LDL Cholesterol Triglycerides 'Robust' ASCVD Risk Marker

Richard Mark Kirkner

January 12, 2023

High levels of triglyceride molecules in LDL cholesterol are "robustly" linked with an increased risk of atherosclerotic cardiovascular disease, according to a study that used two different methods in two separate cohorts from a large European population study plus a meta-analysis to verify the results.

"There have been some studies in the past, as you can see from our meta-analysis, that found a similar association, but I don't think most people are convinced that there is really this relationship, and certainly I was not convinced," lead investigator Børge G. Nordestgaard, MD, DMSc, professor at the University of Copenhagen, said in an interview.

The study enrolled 68,290 patients from the Copenhagen General Population study; 38,081 were assigned to direct automated assay to measure their LDL triglycerides and 30,208 had nuclear magnetic resonance (NMR) spectroscopy. Median follow-up was 3 and 9.2 years for the respective cohorts.

LDL triglycerides carry higher ASCVD risk

In the automated assay group, each 0.1-mmol/L (9 mg/dL)–higher direct LDL triglycerides carried a 22%-38% higher risk for the following outcomes: ASCVD (hazard ratio, 1.26; 95% confidence interval, 1.17-1.35); ischemic heart disease (HR, 1.27; 95% CI, 1.16-1.39); myocardial infarction (HR, 1.28; 95% CI, 1.11-1.48); ischemic stroke (HR, 1.22; 95% CI, 1.08-1.38); and peripheral artery disease (HR, 1.38; 95% CI, 1.21-1.58).

In the group that had NMR spectroscopy to measure LDL triglycerides, risks were similar, ranging from HRs of 1.13 (95% CI, 1.05-1.23) for ischemic stroke to 1.41 (95% CI, 1.31-1.52) for myocardial infarction. The investigators noted that apolipoprotein B levels didn't entirely explain these results.

The meta-analysis included 18 studies that evaluated varying cardiovascular disease outcomes. It compared random-effects risk ratios for the highest quartile vs. the lowest quartile of LDL triglycerides. They were 1.50 (95% CI, 1.35-1.66) for ASCVD (four studies, 71,526 individuals, 8,576 events); 1.62 (95% CI, 1.37-1.93) for ischemic heart disease (six studies, 107,538 individuals, 9,734 events); 1.30 (95% CI, 1.13-1.49) for ischemic stroke (four studies, 78,026 individuals, 4,273 events); and 1.53 (95% CI, 1.29-1.81) for peripheral artery disease (four studies, 107,511 individuals, 1,848 events). The study was published online in the Journal of the American College of Cardiology.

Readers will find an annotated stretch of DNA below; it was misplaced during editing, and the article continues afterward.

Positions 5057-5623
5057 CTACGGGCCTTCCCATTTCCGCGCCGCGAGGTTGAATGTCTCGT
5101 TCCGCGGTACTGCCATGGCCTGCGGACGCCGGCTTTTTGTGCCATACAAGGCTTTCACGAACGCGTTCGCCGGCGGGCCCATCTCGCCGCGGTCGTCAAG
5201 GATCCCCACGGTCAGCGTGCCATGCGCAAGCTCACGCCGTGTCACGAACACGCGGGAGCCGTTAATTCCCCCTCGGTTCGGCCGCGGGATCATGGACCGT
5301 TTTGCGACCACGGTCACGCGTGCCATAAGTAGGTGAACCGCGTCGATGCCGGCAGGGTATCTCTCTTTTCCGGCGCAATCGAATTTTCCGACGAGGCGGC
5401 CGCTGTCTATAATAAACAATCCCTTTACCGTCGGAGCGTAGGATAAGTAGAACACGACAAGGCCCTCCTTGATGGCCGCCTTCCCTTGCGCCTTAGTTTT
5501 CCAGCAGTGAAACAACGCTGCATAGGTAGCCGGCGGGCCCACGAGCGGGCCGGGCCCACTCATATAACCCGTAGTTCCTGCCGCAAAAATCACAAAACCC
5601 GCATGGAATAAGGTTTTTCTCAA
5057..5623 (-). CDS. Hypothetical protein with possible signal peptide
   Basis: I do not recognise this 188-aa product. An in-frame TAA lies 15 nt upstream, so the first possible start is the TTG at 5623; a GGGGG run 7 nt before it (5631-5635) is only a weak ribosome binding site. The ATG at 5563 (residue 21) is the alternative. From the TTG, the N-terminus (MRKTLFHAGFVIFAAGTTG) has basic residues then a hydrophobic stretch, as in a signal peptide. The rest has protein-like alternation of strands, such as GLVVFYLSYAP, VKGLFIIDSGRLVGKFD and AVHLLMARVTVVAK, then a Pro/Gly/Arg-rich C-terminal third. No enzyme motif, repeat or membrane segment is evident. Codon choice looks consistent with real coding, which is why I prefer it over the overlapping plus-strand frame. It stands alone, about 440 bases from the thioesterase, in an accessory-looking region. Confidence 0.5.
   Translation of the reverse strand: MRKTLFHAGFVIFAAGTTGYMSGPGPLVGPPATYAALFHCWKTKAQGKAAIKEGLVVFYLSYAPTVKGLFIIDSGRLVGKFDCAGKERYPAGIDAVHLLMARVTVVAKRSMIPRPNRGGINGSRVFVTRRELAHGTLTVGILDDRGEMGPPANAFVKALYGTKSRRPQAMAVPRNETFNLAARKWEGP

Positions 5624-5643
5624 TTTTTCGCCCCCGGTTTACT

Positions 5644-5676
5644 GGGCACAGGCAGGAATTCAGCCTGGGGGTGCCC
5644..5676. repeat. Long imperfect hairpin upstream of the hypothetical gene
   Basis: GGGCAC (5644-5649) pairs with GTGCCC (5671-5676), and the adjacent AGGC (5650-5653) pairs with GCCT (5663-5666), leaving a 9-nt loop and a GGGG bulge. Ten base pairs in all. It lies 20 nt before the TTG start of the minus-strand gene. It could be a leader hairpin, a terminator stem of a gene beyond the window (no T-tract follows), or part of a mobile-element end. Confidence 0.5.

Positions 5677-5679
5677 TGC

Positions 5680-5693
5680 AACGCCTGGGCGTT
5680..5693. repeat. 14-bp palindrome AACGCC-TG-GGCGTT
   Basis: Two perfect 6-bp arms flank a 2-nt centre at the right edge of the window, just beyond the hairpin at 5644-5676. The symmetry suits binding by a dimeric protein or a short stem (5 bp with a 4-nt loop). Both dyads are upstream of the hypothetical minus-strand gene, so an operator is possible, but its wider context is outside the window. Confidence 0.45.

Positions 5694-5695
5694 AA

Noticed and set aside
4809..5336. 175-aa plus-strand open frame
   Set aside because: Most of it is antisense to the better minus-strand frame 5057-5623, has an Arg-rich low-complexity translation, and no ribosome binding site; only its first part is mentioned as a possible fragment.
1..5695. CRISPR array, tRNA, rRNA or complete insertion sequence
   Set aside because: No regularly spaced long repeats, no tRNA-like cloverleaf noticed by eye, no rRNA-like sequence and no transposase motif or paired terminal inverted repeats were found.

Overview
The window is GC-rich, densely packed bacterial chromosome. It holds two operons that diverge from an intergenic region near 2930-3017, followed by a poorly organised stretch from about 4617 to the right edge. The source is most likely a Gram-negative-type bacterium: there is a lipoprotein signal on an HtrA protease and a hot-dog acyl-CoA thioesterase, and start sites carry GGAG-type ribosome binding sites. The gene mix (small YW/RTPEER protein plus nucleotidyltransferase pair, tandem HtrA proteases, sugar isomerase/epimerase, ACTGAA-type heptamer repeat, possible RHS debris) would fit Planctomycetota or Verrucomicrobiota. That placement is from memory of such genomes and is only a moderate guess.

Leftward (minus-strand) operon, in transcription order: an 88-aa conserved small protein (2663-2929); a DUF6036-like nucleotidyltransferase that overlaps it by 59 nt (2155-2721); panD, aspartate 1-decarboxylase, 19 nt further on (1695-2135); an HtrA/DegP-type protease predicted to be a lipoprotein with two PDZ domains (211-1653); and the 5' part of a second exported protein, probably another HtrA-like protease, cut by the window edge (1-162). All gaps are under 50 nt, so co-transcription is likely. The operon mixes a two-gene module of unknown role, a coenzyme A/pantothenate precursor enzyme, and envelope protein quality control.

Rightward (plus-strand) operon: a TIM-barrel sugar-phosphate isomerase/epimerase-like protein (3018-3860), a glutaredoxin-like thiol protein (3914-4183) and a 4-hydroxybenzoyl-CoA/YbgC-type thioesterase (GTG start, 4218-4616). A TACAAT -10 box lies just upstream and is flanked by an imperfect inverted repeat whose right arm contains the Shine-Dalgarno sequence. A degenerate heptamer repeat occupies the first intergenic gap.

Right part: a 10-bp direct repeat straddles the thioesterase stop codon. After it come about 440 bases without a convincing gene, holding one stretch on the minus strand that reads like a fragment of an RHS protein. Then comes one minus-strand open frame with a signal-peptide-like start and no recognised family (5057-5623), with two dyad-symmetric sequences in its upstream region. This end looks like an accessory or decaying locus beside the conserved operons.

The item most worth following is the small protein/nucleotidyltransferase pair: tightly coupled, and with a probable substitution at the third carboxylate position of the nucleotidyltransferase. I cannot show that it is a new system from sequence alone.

Results confirm hypothesis the study sought to disprove

The purpose of the study was to actually disprove the hypothesis that the study ended up confirming, Dr. Nordestgaard said. "When we started this study, my idea was that we wanted to show that LDL triglyceride was not related to these diseases, because that didn't make sense to me," he said. "I'm so used to the thinking that the cholesterol content of these particles drive atherosclerosis and therefore atherosclerotic cardiovascular disease."

He noted that LDL can carry both cholesterol and triglycerides, and that larger remnant lipoproteins can carry a substantial amount of triglycerides and a lesser amount of cholesterol. "Those remnants actually transfer into LDL, so they somewhat bring the triglycerides molecules into LDL," Dr. Nordestgaard said.

The direct automated assay test used in the study to measure LDL triglycerides is not approved for use in the United States by the Food and Drug Administration, according to Denka, the manufacturer of the test.

The use of the Copenhagen General Population Study cohorts is a strength of the study because it has 100% follow-up with all patients, Dr. Nordestgaard said. The meta-analysis is another strength. "So we can show real clearly, not only in our two prospective studies, but also added to the former ones in the literature: All say exactly the same thing: High LDL triglycerides carry a high risk for ASCVD and its components."

A limitation Dr. Nordestgaard acknowledged: The study doesn't explain the causal relationship between high LDL triglycerides and ASCVD. But the study provides "very sound evidence that there's a relationship," he added. The study population was also a White, Danish population that lacked ethnic and racial diversity.

Next step is finding a treatment

The Danish study essentially confirms what the Atherosclerosis Risk in Community Study (ARIC) found with regard to LDL triglycerides, said Christie M. Ballantyne, MD, chief of cardiology at Baylor College of Medicine in Houston, and an ARIC investigator.

This study is the "first step" to coming up with a test to identify risk, he said. "These data are pretty convincing, when you throw in the data in this study plus all the meta-analyses data, that LDL triglycerides, when they're elevated, identify individuals at increased risk for an atherosclerotic cardiovascular event."

The next step, he said, is coming up with a treatment for people with elevated HDL triglyceride. "That's where we don't have as much data because this test hasn't been used. I'm pretty sure that statins are going to work fine for these people, because they lower LDL cholesterol and they also lower triglycerides, and some of the data have shown already that they reduce the LDL remnant,"" Dr. Ballantyne said.

The Danish study provides enough of a basis for pursuing future studies to better understand the effect of statins on LDL triglyceride levels, Dr. Ballantyne added.

The study received funding from the Novo Nordisk Foundation and the Danish Heart Foundation, along with institutional support. Dr. Nordestgaard has no relevant disclosures. Dr. Ballantyne disclosed receiving research support from Denka.

This article originally appeared on MDedge.com, part of the Medscape Professional Network.


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